Total shoulder arthroplasty (TSA) with an anatomic or reverse prosthesis is a commonly used and successful treatment option for many degenerative shoulder conditions. There is an increasing trend toward fellowship training and subspecialization in newly trained orthopedic surgeons. The literature also suggests that subspecialization and high volume are associated with better clinical outcomes. The purpose of this study was to evaluate the effects of fellowship training on the trends and outcomes of TSA in board-eligible orthopedic surgeons.
The American Board of Orthopaedic Surgery database was used to identify primary TSA cases performed for osteoarthrosis submitted by American Board of Orthopaedic Surgery Part II Board Certification candidates. Candidates were grouped based on fellowship training and subspecialty examination being taken. Groups were analyzed with analysis of variance and Bonferroni post hoc analysis to evaluate significant differences between groups for a number of candidates, cases per candidate, and patient age/sex. Differences in complications, reoperations, and readmissions were statistically evaluated with χ tests and multivariate logistic regression analysis.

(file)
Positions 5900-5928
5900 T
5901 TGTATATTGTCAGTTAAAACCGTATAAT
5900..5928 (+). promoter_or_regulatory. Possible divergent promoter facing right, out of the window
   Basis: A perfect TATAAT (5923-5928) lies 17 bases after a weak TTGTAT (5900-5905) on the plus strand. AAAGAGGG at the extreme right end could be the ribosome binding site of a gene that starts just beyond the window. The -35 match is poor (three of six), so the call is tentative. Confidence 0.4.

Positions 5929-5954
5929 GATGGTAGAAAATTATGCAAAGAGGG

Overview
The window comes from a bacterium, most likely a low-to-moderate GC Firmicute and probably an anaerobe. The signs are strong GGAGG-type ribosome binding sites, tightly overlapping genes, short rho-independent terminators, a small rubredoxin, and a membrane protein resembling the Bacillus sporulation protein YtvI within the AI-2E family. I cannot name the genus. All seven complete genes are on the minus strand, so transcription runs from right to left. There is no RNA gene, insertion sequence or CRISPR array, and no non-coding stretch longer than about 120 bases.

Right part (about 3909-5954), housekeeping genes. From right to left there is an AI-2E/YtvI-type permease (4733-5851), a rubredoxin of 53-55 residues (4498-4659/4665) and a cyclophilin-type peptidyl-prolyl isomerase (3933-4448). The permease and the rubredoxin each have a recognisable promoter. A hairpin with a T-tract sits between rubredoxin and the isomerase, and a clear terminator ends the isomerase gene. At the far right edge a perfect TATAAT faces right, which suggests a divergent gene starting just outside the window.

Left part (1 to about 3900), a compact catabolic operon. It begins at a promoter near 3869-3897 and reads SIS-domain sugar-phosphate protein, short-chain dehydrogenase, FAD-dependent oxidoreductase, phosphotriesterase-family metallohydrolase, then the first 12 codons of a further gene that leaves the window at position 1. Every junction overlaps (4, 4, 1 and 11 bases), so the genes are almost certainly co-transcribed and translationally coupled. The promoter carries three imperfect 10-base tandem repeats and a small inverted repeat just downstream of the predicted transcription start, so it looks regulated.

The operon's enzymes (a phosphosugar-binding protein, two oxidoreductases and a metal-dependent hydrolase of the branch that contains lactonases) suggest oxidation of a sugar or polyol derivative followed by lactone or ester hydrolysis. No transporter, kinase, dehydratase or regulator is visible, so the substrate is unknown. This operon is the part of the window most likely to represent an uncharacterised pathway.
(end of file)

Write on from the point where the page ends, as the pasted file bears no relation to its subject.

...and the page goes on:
From 2010 to 2017, 854 candidates performed at least 1 primary TSA (anatomic or reverse) after a diagnosis of osteoarthritis and 2720 submitted cases met inclusion criteria. Candidates completing a Shoulder fellowship performed significantly more TSAs per candidate compared with all other groups (Shoulder = 8.0 ± 6.2, Sports Medicine = 2.4 ± 2.1, Hand and Upper Extremity = 2.9 ± 2.9, General Orthopedics = 2.4 ± 2.3, P < .001). The Shoulder fellowship group had significantly lower complication rates (17.9%) as compared with the Sports Medicine fellowship (23.7%, P = .008) and Hand and Upper Extremity fellowship (25.0%, P = .008) groups.
Shoulder fellowship-trained surgeons performed significantly more TSAs per year than other groups, with a lower complication rate when compared with other fellowship-trained candidates. Fellowship type had no effect on reoperation or readmission rates.

Copyright © 2019 Journal of Shoulder and Elbow Surgery Board of Trustees. Published by Elsevier Inc. All rights reserved.